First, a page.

St. Mary of Dorrance Parishioner

Anonymous said...

hispanic ministry must go...


The Rockin' Traddy said...

Jenn - Why? Can you elaborate for us?

Anonymous said...

Hello Rockin, let me first say I am/was a member at ST. Nicholas. It is a shame what was allowed to happen. The way the hispanic misistry was basically forced feed to us. everything was changed, mass schedule, make room and space and time for this minority so they can have a precious spanish mass. If they were truly wanting to become a member of the fold, then why don't they assimilate and learn english and get with the program, instead of us having to re arrange our schedules and put up with their wants and needs. I can tell you the majority of parishoners are not happy, and if someone like sullivan comes in, you might just as well say good bye to St. Nicks as it is.


Anonymous said...

the last thing we need is some foreigner loving, spanish speaking
bishop, who would just love to give all the money to the poor hispanics.I dispise the fact that the church thinks they are the great hope for the church to be re born in america. and the church goes out of there way to promote ILLEGALS and the agenda.


Anonymous said...

My grandmother relates to me that when she was a child, the church worked hard at assimilating immigrants, not highlighting differences. What happened?

Scr. Area Catholic

cuaguy said...

hey Rockin-

You trying to steal my auxillary? Will this call for another fight (my cassock to your kilt)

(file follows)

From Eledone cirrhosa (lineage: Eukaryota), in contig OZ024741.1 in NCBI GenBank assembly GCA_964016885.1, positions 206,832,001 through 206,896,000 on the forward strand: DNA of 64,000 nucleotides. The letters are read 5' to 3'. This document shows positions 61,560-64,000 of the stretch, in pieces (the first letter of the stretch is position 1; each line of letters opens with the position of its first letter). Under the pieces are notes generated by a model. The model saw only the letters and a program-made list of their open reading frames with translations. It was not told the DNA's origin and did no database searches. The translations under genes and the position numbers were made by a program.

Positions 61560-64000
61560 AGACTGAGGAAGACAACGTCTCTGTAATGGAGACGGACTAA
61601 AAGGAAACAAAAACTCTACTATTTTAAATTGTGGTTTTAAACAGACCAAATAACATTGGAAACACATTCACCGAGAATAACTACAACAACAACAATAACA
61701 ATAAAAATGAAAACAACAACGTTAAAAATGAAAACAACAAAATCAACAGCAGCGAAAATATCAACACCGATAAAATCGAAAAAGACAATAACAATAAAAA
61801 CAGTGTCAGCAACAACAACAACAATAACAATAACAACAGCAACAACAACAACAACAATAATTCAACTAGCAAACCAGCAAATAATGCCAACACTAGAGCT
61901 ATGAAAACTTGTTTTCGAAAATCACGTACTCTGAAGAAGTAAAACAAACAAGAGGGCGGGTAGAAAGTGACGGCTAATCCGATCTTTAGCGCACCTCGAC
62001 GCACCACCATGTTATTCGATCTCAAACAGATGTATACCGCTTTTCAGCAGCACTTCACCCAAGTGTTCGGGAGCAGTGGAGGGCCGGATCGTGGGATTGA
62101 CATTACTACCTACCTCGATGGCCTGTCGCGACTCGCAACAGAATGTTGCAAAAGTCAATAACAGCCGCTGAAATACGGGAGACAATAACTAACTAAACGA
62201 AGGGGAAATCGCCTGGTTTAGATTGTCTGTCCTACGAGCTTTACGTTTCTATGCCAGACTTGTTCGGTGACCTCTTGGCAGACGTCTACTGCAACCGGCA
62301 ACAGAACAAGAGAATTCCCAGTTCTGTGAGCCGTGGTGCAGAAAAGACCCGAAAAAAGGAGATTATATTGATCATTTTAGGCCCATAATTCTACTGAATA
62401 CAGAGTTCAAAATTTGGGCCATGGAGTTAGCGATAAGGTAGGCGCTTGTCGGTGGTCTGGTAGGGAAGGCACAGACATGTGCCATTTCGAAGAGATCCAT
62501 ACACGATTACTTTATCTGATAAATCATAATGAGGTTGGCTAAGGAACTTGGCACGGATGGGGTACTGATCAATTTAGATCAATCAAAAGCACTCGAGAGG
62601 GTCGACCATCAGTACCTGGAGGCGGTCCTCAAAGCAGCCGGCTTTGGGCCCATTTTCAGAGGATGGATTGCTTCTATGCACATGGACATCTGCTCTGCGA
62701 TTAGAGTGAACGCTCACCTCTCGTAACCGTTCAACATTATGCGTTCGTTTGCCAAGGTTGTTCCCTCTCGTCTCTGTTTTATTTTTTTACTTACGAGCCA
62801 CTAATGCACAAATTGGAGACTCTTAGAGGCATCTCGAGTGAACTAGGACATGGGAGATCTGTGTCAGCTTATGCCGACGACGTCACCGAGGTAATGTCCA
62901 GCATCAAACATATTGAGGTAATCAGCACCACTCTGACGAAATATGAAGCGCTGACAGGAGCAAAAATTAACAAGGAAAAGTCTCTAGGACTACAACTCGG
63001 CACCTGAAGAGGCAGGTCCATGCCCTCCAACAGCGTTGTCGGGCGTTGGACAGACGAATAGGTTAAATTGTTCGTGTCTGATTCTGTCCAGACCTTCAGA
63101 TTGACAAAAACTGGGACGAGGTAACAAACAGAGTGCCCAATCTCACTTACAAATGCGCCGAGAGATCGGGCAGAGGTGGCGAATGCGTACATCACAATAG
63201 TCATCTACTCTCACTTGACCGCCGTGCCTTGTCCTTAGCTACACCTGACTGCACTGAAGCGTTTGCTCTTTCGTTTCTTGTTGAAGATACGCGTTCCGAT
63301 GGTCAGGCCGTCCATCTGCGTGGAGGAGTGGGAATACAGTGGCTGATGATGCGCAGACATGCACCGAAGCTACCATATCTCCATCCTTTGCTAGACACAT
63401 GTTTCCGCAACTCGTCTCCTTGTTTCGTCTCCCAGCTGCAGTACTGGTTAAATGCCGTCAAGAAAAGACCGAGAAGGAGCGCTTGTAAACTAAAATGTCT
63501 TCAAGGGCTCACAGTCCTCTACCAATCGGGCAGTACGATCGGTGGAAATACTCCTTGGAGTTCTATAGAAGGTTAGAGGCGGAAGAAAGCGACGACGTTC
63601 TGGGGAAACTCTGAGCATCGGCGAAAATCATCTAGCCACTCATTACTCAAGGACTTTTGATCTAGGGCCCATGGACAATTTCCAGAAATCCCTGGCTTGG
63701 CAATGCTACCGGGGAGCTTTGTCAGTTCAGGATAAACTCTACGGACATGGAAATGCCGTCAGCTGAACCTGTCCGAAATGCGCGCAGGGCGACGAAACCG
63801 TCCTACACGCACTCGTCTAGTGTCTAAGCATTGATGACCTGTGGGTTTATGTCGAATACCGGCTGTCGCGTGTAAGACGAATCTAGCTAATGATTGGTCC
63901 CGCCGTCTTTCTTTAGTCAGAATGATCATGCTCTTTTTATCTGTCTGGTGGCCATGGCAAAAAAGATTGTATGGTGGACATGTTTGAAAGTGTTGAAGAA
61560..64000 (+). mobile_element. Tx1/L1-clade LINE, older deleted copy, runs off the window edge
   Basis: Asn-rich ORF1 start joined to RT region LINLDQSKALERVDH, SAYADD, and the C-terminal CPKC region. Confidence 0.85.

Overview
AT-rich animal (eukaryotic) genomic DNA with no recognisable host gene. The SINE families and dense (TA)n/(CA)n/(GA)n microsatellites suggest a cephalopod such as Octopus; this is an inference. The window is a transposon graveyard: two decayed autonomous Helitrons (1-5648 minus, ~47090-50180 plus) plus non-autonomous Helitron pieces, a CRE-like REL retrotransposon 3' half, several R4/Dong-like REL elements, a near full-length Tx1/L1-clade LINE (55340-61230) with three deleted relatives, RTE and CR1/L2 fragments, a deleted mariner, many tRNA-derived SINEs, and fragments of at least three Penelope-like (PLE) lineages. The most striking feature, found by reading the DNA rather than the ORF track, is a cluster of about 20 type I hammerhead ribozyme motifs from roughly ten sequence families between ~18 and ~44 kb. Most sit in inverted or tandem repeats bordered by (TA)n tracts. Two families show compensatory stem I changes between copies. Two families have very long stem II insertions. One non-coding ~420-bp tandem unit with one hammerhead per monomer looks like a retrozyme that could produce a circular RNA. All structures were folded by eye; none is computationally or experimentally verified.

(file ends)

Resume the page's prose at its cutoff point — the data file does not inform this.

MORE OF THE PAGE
If so, tell me the place and time!

The Rockin' Traddy said...

CUA - Anytime u want an ass-whuppin' you let me know. And no, I don't want your guy! I was hoping they'd stop pussy footing around and name Charles Connor Bishop. Now THAT would be something.

And it seems to me that there is much hostility towards those hispanics at St. Nick's in Wilkes-Barre. Be careful - WILK radio host Steve Corbett might call you all a bunch of racist haters and plan a love-in on the church steps!

Christian said...

Where exactly can they worship then? NIMBY eh? Do away with all your devotions because 'ours' are so much better? C'mon this surely isn't what we are called to be?

The Rockin' Traddy said...

Chris - I don't begrudge them a place to worship, but they should have given them their own parish.

Bishop Martino however, disliked the idea of ethnic parishes for whatever reason. He did say at one point that we are too attached to structures of the past. I take that statement to mean not just the physical plant. That is a bad policy and is causing strife. Whether or not it will be addressed is another issue.

Can't wait for tomorrow morning!

Christian said...

I can understand discomfort in change, I get it myself. And certainly there are ways of changing things, and integrating peoples/cultures/ devotions that are more pastoral than others. But I have grown weary of the VENOM spewed forth by people forgetting what we are all about. There are a myriad of ways to be Catholic, but shunning the stranger certainly is farther from the Truth than is mashing everyone together and naively expecting them to play nice.